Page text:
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$800

$1000

I’ve gone from dead in the water to having a shot, but it’s going to take some weird, weird wagering to make this happen. – Ryan Fox

Ryan Fox (right) with Jeopardy! host Alex Trebek. BUSY WEEK

The unexpected invitation set off a whirlwind of activity. Fox was scheduled to appear the final week of the season, all five episodes of which would tape March 23, two days after his dissertation was due. He made his academic deadline and then set off for Los Angeles. Fox will never forget his first steps onto the famous Jeopardy! set. There, in front of him, were those three familiar podiums, along with an intimidating wall of 52-inch HD monitors on which the questions would appear. “It’s like walking into a cathedral or, if you’re a sports fan, a major league stadium,” he described. “The angelic choir in the background is just about the only thing you need to complete the imagery.” Ten other potential contestants joined Fox in the studio for the daylong shoot. Before each episode, a blind draw determined which two competitors would challenge the returning champion. Everyone else sat in a secluded area of the studio audience so they wouldn’t be recognized. With few exceptions, episodes are recorded in real time, complete with

commercial breaks. Fox watched the first two from the audience before hearing his name called for the Wednesday show. The air date of July 27, his parent’s wedding anniversary, proved to be a good omen. INTO THE BREACH

Standing behind his podium, Fox acclimated himself to a new view of the set he had seen so many times on television. He found the perspective to be “surprisingly calming,” noting, “It’s actually really hard to see the audience. The board is so big and the studio lights are so bright, that’s all I could see.” Host Alex Trebek is also positioned at a unique angle, so he’s not always in the players’ line of sight. Contestants, Fox noted, pay particular attention to the “strands of Christmas lights” on either side of the question-and-answer board that indicate when it’s OK to ring in with an answer. Click too early, and your buzzer is locked for a quarter of a second. “That doesn’t seem like much,” he explained, “but that’s all you need to not be the first to answer a question.” Right away, Fox discovered that the grip he had used in College Bowl wouldn’t work – the buzzer was too big. He made the necessary adjustment but was still buried in third place with a negative dollar amount at the first commercial break. Fox kept his composure and gradually got back into contention, making his big move in the Double Jeopardy! round with a strong showing in the category of “Colleges and Universities.” By the time that round ended, Fox was still in third place but within striking distance of the leader. Considering his wager for the Final Jeopardy! category of “Royalty,” he thought, “I’ve gone from dead in the water to having a shot, but it’s going to take some weird, weird wagering to make this happen.” He decided to risk $4,000 of his $14,800 total, figuring that the second-place contestant would “go for broke” and that the returning champion – in the lead with $19,600 – would wager enough to leave the door open for him. If his assumptions were correct, he would win regardless of whether he answered correctly, so long as both of his opponents missed.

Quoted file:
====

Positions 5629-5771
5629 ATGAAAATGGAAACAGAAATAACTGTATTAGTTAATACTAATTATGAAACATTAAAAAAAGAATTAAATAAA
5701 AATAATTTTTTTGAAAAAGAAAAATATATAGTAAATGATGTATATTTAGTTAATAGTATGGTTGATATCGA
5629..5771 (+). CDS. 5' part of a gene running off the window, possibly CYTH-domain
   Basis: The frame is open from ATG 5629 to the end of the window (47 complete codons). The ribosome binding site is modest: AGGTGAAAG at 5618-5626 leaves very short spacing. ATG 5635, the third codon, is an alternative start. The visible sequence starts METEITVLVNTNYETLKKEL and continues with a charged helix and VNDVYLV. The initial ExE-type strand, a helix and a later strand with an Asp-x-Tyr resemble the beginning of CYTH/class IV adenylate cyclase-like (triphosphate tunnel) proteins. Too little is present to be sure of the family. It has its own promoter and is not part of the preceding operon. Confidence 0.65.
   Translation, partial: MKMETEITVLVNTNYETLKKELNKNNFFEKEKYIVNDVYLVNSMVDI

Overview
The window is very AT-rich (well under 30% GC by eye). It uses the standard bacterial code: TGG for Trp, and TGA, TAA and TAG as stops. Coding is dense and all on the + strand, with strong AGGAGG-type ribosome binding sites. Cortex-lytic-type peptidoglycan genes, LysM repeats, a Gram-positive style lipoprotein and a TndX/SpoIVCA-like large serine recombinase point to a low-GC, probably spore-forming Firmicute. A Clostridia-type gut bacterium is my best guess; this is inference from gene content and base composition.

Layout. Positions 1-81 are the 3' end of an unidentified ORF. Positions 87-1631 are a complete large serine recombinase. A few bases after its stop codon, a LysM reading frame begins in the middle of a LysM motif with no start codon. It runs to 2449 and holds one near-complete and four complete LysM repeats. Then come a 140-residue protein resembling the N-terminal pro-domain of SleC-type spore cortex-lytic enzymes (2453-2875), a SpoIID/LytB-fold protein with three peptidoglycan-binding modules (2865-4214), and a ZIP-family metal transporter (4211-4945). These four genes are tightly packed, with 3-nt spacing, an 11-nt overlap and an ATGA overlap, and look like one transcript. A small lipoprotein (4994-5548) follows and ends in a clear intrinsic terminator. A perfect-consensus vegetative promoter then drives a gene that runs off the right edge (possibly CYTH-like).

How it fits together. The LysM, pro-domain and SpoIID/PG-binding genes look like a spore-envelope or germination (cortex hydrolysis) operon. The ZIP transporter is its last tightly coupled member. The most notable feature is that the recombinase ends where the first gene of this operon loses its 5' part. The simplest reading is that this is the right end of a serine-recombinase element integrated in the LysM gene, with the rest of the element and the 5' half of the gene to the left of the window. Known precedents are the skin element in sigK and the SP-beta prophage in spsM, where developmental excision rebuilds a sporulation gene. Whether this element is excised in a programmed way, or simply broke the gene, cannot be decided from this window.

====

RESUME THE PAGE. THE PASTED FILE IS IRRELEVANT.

As soon as the question was revealed, Fox flashed back to Atkins’ class and the list of kings in his British history textbook. With the unmistakable Final Jeopardy! music serenading him in the background, he wrote “Who is Charles I?” so large on his screen that there was no room to strike through it if he changed his mind. This answer had to be correct, and it was! Because he was in third place, Fox’s correct response was revealed first, increasing his final total to $18,800. The second-place contestant missed the question, eliminating her from contention. The camera then focused on the defending champion, who was shaking her head from side to side. When her incorrect answer and correspond­ ing wager were revealed, the realization hit him – “Oh my God! I just won Jeopardy!” “Even now, it’s like it didn’t happen,” Fox said months later. “Only in your wildest dreams, in some sort of made-for-Hollywood ending, is that going to happen.” ONE MORE THRILL

Fox’s Jeopardy! experience ended with a second-place finish in the next taping. Afterward, the math education major in him mused of his victory, “I just made $18,000 in 30 minutes of work. That’s the best hourly rate I’ll ever get in my life!” As soon as he returned to Atlanta, Fox was off again, flying to Philadelphia to interview with his current employer. No one but wife Sarah Purvis Fox (02C) knew how things had turned out in Los Angeles. All he could reveal was the air date. On the night of the broadcast, Fox gathered with friends at a restaurant in Athens, Ga. He enjoyed watching their reaction as he steadily gained steam. In the meantime, his cell phone began buzzing with congratulatory texts from friends watching in another market where the show aired a halfhour earlier. When the end finally came in Athens, the reaction was electric. “Once people realized that I had won, it sounded like the Bulldogs had just won the SEC in football or the Braves had won the World Series,” he recalled. “It was just an eruption of celebration. It was the funniest thing. I loved it!” B

BERRY MAGAZINE • WINTER 2011-12

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Profile for Berry College

Berry Magazine - Winter 2011-12  

Berry Magazine - Winter 2011-12

Berry Magazine - Winter 2011-12  

Berry Magazine - Winter 2011-12